Elderly Irish woman lay dead in her home for months before being discovered
An elderly woman who lay dead for two months in her home before she was discovered had made it clear to neighbours and family that she valued her privacy.
The badly decomposed remains of Bridget Crosbie (84) were discovered in a downstairs room of her Wexford home on Friday evening after gardaí had forced their way into the property.
Gardaí do not suspect foul play. It is believed that Ms Crosbie died from natural causes and the property was fully secured when gardaí gained admittance.
However, a full post mortem examination will be conducted by the State Pathologist's Office at Waterford University Hospital, Ardkeen today.
It is suspected that Ms Crosbie may have been dead in the property since late September.
The electricity was turned on in her home at The Faythe in Wexford town.
Gardaí sought entry to the property after Ms Crosbie's relatives had been unable to contact her, despite repeated attempts, and they had become very concerned for her welfare.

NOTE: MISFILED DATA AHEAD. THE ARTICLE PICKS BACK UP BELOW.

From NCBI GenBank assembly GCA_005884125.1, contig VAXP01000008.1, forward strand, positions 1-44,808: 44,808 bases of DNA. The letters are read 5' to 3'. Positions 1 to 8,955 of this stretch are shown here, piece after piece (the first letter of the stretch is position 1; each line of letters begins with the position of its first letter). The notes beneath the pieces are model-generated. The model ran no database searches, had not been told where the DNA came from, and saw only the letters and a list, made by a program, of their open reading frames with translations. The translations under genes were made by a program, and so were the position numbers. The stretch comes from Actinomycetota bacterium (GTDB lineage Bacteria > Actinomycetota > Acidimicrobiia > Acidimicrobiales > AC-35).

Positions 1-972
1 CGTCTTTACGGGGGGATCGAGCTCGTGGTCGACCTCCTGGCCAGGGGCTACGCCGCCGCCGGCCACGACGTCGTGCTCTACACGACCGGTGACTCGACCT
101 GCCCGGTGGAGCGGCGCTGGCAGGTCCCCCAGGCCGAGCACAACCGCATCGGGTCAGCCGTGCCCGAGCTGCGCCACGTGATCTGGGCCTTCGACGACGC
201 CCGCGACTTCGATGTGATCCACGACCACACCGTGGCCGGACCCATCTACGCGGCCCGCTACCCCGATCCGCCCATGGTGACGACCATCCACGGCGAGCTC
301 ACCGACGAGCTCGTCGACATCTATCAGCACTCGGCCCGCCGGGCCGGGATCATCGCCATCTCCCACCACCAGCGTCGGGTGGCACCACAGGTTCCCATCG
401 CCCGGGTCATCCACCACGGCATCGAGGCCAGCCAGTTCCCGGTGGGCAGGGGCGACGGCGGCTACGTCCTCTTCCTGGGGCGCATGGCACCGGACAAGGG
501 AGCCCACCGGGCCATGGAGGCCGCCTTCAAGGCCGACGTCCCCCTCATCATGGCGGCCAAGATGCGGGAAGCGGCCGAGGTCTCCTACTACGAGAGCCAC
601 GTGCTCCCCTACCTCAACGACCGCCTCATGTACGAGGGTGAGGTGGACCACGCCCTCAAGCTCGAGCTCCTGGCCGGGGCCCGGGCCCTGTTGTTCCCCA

Ms Crosbie was originally from Foulksmills, outside New Ross, but had lived in Wexford town over recent decades.
Locals said that Ms Crosbie was deeply religious. She would attend various religious ceremonies in Wexford and also had numerous religious pictures and statues scattered around her home.
The mayor of Wexford, Councillor Ger Carthy, described it as a very tragic case.
"It is devastating and very unfortunate that we find ourselves in this situation once again," he said.
"On behalf of the Wexford people, I'd like to offer her family the deepest sympathies. Our hearts are with them at this difficult time."
People Before Profit Alliance councillor Deirdre Wadding added that the elderly woman was "known locally as a gentle soul".
Locals stressed that both Ms Crosbie's relatives and her Wexford neighbours had attempted to maintain regular contact with her over the years.
However, Ms Crosbie was fiercely protective of her privacy. One local said that she lived an almost reclusive life.
In June 2012, the body of Alan Moore (62) was discovered at his home on School Street, also in Wexford town, almost three months after his death from a heart attack.